Buffett, the CEO of Berkshire Hathaway Inc. (NYSE: BRK.B) and worth $44 billion according to the Forbes list of billionaires, also knocked the belief that higher taxes will prevent wealthy people from investing.
In a Sunday op-ed for The New York Times, Buffett wrote:
“Between 1951 and 1954, when the capital gains rate was 25 percent and marginal rates on dividends reached 91 percent in extreme cases, I sold securities and did pretty well. In the years from 1956 to 1969, the top marginal rate fell modestly, but was still a lofty 70 percent — and the tax rate on capital gains inched up to 27.5 percent. I was managing funds for investors then. Never did anyone mention taxes as a reason to forgo an investment opportunity that I offered.
Under those burdensome rates, moreover, both employment and the gross domestic product (a measure of the nation’s economic output) increased at a rapid clip. The middle class and the rich alike gained ground.”
Every American will see a tax increase in January if lawmakers cannot come to a fiscal cliff deal. President Barack Obama is now locked in negotiations with Congress on how to avert the approximately $600 billion in tax hikes and federal spending cuts that would kick in.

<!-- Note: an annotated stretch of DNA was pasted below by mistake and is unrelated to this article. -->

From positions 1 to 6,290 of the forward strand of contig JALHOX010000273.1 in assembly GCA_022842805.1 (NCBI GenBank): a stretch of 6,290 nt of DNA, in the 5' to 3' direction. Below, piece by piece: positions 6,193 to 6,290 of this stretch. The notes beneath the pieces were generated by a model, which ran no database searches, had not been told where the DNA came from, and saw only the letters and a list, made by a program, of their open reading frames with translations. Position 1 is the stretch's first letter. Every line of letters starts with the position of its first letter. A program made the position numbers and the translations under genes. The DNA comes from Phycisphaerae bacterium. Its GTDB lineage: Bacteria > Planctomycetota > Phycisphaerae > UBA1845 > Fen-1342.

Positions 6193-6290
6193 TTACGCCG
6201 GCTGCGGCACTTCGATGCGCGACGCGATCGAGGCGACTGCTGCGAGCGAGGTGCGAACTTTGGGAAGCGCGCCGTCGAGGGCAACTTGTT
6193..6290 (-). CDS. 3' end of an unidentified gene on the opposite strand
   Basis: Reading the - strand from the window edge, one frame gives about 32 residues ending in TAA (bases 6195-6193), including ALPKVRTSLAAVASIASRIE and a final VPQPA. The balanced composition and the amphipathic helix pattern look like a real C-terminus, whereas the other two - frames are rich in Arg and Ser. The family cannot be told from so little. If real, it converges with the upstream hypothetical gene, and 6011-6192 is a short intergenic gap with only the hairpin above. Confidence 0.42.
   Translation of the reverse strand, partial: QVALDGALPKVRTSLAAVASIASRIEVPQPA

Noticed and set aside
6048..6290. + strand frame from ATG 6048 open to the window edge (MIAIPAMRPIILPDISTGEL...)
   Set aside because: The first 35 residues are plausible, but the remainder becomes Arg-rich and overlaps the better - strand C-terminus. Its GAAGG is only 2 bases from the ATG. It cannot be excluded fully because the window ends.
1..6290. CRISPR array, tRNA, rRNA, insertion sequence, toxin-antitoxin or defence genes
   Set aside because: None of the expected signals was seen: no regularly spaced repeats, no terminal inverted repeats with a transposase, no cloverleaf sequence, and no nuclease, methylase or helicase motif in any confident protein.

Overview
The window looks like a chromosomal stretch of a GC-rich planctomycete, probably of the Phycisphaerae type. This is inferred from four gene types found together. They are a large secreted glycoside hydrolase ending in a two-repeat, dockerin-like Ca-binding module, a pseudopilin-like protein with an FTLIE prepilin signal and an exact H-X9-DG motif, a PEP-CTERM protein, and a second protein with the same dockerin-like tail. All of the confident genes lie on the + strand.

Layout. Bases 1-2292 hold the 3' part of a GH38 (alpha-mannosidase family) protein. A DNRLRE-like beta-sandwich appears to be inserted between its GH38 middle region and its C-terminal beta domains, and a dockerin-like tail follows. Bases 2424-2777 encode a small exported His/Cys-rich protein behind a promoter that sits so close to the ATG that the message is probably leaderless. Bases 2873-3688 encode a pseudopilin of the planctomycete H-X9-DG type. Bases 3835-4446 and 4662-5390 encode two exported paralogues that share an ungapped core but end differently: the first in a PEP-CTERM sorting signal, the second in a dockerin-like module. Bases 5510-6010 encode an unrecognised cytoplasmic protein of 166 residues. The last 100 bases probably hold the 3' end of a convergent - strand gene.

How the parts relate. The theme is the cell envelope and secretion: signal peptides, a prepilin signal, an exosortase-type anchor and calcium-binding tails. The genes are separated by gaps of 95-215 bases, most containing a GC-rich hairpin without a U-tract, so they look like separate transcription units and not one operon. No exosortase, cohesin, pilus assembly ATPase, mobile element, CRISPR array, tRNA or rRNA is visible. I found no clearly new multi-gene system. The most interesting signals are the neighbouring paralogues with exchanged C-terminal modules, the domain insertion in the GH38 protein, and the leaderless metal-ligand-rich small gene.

Almost all Republicans have signed on to Grover Norquist’s anti-tax-increase pledge. However, many are now changing course, admitting that they are willing to seek new revenues.
“So let’s forget about the rich and ultrarich going on strike and stuffing their ample funds under their mattresses if — gasp — capital gains rates and ordinary income rates are increased,” Buffett wrote. “The ultrarich, including me, will forever pursue investment opportunities.”
He said the wealthy “have plenty to invest" and argues that a “huge tail wind from tax cuts” has boosted the ultrarich, some of whom pay less than 15 percent in federal income while “a few actually paid nothing.”
“This outrage points to the necessity for more than a simple revision in upper-end tax rates, though that’s the place to start,” Buffett wrote, reiterating a support for eliminating the Bush tax cuts for high-income taxpayers.
Buffett did call for a cutoff point that is double the $250,000 limit proposed by Obama.
“We need Congress, right now, to enact a minimum tax on high incomes,” Buffett wrote. “I would suggest 30 percent of taxable income between $1 million and $10 million, and 35 percent on amounts above that. A plain and simple rule like that will block the efforts of lobbyists, lawyers and contribution-hungry legislators to keep the ultrarich paying rates well below those incurred by people with income just a tiny fraction of ours. Only a minimum tax on very high incomes will prevent the stated tax rate from being eviscerated by these warriors for the wealthy.”